It would just be one of those maintenance items that comes with the territory of owing a DI engine. Better than paying for a thorough cleaning after several thousand miles, all the while suffering probable performance/mileage loss as well as some valve noise.

Edit: On that note, I had an oil catch can on my 4G for a while but I ended up getting rid of it because the valves were just as clean beforehand as with the oil catch can. Port fuel injection is a wonderful thing on intake valves.

Last edited by losiglow; 03-02-2018 at 11:09 AM.
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Old 03-02-2018, 11:11 AM
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I suspect we'll see the trend of port and DI injectors for each cylinder will continue.
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Old 03-02-2018, 11:22 AM
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Originally Posted by horseshoez View Post
I suspect we'll see the trend of port and DI injectors for each cylinder will continue.
Ford and Hyundai have started doing that. Hopefully all the extra mumbo-jumbo doesn't result in more things going wrong. Fix one problem, create two more. Fuel injection systems are usually pretty stalwart though. But I heard those high pressure injectors and pump are uber-expensive.
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Old 03-10-2018, 11:17 AM
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unless it is a hybrid DI engine, you are going to have issues with soot buildup around the intake valves as no fuel washes them down. Your best bets are

1. oil catch can
2. spray seafoam down the intake every oil change
3. use top quality gas.
4. use oil specified for engine.

Good luck with all that....
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Old 03-10-2018, 11:38 AM
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Originally Posted by YeuEmMaiMai View Post
unless it is a hybrid DI engine, you are going to have issues with soot buildup around the intake valves as no fuel washes them down. Your best bets are

1. oil catch can
2. spray seafoam down the intake every oil change
3. use top quality gas.
4. use oil specified for engine.

Good luck with all that....
How do you figure the quality of the fuel and/or oil will alter intake valve deposits?
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Old 03-13-2018, 07:31 AM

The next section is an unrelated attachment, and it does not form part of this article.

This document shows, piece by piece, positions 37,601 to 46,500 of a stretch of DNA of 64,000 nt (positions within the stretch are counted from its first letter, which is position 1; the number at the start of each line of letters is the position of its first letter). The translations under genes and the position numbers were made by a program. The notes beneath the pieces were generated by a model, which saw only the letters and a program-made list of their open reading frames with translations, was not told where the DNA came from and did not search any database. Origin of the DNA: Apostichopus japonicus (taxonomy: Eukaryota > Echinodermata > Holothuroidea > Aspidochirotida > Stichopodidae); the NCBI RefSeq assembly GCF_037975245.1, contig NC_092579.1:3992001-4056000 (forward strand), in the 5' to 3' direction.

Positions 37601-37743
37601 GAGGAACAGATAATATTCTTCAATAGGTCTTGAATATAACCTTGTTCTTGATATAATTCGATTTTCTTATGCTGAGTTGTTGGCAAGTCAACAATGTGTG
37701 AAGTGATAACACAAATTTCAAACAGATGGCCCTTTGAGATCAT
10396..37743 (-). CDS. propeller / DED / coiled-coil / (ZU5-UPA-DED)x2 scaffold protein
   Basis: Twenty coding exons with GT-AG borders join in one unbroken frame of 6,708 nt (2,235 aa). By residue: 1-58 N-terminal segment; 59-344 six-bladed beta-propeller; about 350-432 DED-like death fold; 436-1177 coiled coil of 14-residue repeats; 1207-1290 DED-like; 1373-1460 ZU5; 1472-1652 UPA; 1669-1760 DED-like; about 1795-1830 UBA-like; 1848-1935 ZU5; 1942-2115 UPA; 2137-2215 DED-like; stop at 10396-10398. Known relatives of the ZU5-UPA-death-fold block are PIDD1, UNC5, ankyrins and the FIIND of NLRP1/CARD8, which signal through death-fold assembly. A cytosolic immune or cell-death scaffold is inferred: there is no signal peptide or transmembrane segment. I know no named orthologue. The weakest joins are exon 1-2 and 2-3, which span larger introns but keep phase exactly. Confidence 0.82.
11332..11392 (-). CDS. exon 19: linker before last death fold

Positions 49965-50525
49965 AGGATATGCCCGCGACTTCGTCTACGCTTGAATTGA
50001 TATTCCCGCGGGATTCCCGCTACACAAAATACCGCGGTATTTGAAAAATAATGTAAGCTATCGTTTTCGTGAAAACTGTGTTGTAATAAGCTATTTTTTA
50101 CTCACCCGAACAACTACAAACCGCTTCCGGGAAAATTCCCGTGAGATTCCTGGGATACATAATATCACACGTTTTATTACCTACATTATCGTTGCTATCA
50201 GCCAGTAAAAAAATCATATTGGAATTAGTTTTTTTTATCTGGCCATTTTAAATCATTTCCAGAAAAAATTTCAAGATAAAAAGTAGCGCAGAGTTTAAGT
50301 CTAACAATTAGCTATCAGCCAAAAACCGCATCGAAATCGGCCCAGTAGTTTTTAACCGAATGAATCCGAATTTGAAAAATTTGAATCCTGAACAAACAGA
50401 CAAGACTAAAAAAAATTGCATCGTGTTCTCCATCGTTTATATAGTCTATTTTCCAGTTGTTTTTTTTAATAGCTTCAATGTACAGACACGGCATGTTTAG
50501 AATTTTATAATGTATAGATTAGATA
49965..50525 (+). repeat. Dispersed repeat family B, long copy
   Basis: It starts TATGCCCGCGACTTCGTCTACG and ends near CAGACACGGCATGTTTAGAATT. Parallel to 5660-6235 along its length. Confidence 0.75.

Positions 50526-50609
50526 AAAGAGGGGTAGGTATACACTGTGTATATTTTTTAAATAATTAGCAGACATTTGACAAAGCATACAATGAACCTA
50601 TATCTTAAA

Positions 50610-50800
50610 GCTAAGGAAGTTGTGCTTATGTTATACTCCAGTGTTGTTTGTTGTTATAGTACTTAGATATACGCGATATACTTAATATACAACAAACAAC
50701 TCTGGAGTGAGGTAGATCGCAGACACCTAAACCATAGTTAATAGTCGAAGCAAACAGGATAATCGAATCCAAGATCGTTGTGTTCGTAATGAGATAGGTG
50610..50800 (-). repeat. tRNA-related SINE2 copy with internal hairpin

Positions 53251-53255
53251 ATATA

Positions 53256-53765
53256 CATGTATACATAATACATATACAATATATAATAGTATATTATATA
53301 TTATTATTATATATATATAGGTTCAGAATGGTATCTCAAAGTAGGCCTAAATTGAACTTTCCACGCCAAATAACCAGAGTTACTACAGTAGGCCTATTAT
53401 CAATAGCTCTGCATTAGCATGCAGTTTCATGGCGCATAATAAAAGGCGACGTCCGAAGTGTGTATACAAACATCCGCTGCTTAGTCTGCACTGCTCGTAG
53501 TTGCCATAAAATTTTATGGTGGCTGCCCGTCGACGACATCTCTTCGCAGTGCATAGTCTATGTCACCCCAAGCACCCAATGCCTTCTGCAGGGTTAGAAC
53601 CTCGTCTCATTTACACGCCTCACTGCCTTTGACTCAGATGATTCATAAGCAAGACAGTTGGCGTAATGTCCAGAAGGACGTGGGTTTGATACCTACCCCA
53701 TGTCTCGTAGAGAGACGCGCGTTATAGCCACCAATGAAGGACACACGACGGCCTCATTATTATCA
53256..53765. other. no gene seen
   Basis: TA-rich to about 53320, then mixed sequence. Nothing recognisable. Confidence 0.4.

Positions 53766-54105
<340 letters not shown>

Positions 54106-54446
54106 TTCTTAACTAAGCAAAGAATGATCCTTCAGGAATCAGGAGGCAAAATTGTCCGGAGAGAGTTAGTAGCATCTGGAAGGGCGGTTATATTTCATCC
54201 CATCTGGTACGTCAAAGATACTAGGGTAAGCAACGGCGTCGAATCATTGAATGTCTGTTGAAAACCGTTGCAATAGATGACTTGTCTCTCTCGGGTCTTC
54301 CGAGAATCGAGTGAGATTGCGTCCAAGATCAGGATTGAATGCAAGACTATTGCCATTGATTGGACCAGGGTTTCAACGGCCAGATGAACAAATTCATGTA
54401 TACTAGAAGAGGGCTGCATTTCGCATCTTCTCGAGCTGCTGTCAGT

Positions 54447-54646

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Originally Posted by horseshoez View Post
How do you figure the quality of the fuel and/or oil will alter intake valve deposits?
according to those in the know better fuel creates less deposits because the additive package is better....
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Old 03-13-2018, 08:47 AM
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Originally Posted by YeuEmMaiMai View Post
according to those in the know better fuel creates less deposits because the additive package is better....
Those in the know say no such a thing.
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Old 03-13-2018, 10:51 AM
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Originally Posted by YeuEmMaiMai View Post
unless it is a hybrid DI engine, you are going to have issues with soot buildup around the intake valves as no fuel washes them down. Your best bets are

1. oil catch can
2. spray seafoam down the intake every oil change
3. use top quality gas.
4. use oil specified for engine.

Good luck with all that....
Agreed on the first two. But I think you might be contradicting yourself on point #3. "No fuel washes them down" as you say. So I'm not sure how top quality gas would change things. For oil - I'd use synthetic and possibly go one viscosity grade higher to reduce oil evaporation which would otherwise be passed from the PCV into the intake manifold. I think most DI's recommend synthetic anyways.
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Old 03-13-2018, 12:16 PM
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Originally Posted by horseshoez View Post
Those in the know say no such a thing.
lol oh really

https://www.youtube.com/results?search_query=direct+injection

pretty
much all of the people who work on them say use top tier gas, oil specified, etc....

so let talking on your part and more reading is in order..
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Old 03-13-2018, 12:55 PM
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So, where in all of that crap you linked does it say better fuel keeps intake valves cleaner?